HomeNoticias'Cartel of the Robe' Reveals High-Level Corruption in Colombia's Courts
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'Cartel of the Robe' Reveals High-Level Corruption in Colombia's Courts

COLOMBIA / 15 MAR 2021 BY LARA LOAIZA EN

A former chief justice of Colombia’s Supreme Court has been found guilty of corruption in a case that illustrates how the highest levels of judicial power in the country were able to form a criminal enterprise.  

Francisco Ricaurte was convicted March 9 of running a network known as the "Cartel de la Toga," or "Cartel of the Robe," in which judges and lawyers accepted bribes in exchange for providing political elites with favorable outcomes, El Tiempo reported. Ricaurte was a judge on the court from 2004 to 2012 and served as its president in 2008.

SEE ALSO: All About Elites and Crime

Others convicted of taking part in the bribery scheme include anti-corruption prosecutor Luis Gustavo Moreno and lawyer Leonardo Pinilla. Also charged in the case were former Supreme Court justices Camilo Tarquino and Gustavo Malo Fernández. Former Supreme Court President José Leonidas Bustos has also been accused of being part of the group, but he denies the accusation.

Prosecutors say that the Cartel de la Toga gave politicians -- including congressmen and governors – little or no jail time in exchange for hundreds of thousands of dollars in bribes.

Former prosecutor Moreno, who was sentenced in 2018 for acts of corruption, testified during Ricaurte's trial that the group was “a criminal organization.”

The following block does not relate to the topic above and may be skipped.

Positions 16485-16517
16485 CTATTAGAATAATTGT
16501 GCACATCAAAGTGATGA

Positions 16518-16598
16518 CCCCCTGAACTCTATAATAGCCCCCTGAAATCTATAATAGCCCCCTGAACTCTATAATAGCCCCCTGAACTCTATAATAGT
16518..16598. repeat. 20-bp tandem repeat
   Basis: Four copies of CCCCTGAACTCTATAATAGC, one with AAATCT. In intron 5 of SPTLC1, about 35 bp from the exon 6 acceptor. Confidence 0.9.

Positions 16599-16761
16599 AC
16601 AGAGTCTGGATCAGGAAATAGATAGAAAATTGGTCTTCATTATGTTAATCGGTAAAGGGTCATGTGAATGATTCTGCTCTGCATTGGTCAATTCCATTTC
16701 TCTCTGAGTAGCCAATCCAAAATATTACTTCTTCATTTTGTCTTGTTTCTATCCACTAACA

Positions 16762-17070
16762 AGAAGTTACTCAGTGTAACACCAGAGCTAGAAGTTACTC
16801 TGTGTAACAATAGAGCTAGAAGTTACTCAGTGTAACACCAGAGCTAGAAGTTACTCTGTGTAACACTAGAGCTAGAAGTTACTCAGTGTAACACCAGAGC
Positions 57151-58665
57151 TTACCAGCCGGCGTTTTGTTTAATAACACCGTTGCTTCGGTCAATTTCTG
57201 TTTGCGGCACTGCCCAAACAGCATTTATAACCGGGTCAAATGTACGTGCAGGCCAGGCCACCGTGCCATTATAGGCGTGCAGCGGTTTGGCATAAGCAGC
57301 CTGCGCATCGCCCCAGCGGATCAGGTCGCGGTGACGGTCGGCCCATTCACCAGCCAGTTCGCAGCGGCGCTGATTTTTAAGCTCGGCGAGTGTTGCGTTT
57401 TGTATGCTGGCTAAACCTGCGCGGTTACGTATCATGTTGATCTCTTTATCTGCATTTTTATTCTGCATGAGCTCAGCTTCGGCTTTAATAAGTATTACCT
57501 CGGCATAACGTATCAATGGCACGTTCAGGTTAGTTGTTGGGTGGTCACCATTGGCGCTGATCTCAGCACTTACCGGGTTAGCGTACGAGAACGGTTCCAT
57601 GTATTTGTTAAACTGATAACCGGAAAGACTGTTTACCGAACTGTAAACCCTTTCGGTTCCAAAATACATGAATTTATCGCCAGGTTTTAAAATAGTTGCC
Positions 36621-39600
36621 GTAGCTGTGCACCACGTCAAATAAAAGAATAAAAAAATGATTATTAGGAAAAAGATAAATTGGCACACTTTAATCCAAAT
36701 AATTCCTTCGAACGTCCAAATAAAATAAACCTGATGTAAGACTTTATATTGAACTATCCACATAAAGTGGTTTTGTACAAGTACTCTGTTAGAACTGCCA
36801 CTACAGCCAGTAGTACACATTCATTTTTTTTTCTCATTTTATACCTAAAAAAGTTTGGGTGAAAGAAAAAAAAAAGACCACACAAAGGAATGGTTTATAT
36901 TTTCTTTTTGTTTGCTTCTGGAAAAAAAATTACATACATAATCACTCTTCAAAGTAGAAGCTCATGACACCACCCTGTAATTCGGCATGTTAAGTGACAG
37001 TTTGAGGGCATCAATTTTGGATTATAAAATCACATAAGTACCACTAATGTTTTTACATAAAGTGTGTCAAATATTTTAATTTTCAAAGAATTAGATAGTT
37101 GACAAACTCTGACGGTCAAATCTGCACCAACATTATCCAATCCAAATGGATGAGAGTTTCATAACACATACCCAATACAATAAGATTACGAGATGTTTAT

InSight Crime Analysis

The Cartel de la Toga, of which Ricaurte was the ringleader, had all the hallmarks of an organized crime structure.

The judge who convicted Ricaurte said witness testimony showed that he actively looked for clients, determined the amount of money to be collected, and dictated which steps should be taken, El Tiempo reported. Additionally, the judge said, Ricaurte corrupted other officials for his personal benefit.

SEE ALSO: Colombia Judicial Corruption Scandal Expands With Fmr Top Judge’s Arrest

Notable cases involving the corruption network included that of Alejandro Lyons, the former governor of Córdoba, who was sentenced in 2018 to five years in prison for embezzlement of 10 billion pesos (about $2.7 million) from the department's coffers.

Lyons, who was facing 20 charges, sought the help of Pinilla and Moreno, but he ended up cooperating with the United States Drug Enforcement Administration (DEA). In 2017, at a Miami mall, agents watched as Lyons handed over an envelope with $10,000 to Pinilla. Pinilla then met with Moreno, who took the envelope.

Thanks to his collaboration with the DEA, Lyons is currently free in the United States.

Other cases tainted by the corruption network include those of former senators Musa Besaile and Álvaro Ashton. Besaile, who testified against Ricaurte, paid two billion Colombian pesos (about $560,000) to former prosecutor Moreno to ensure that a Supreme Court investigation of his alleged paramilitary ties came out in his favor. Ashton handed the network over 300 million pesos (about $84,000) to shelve the case.

"This wasn't sophisticated corruption," said the judge who convicted Ricaurte. "This is simple, vile corruption."

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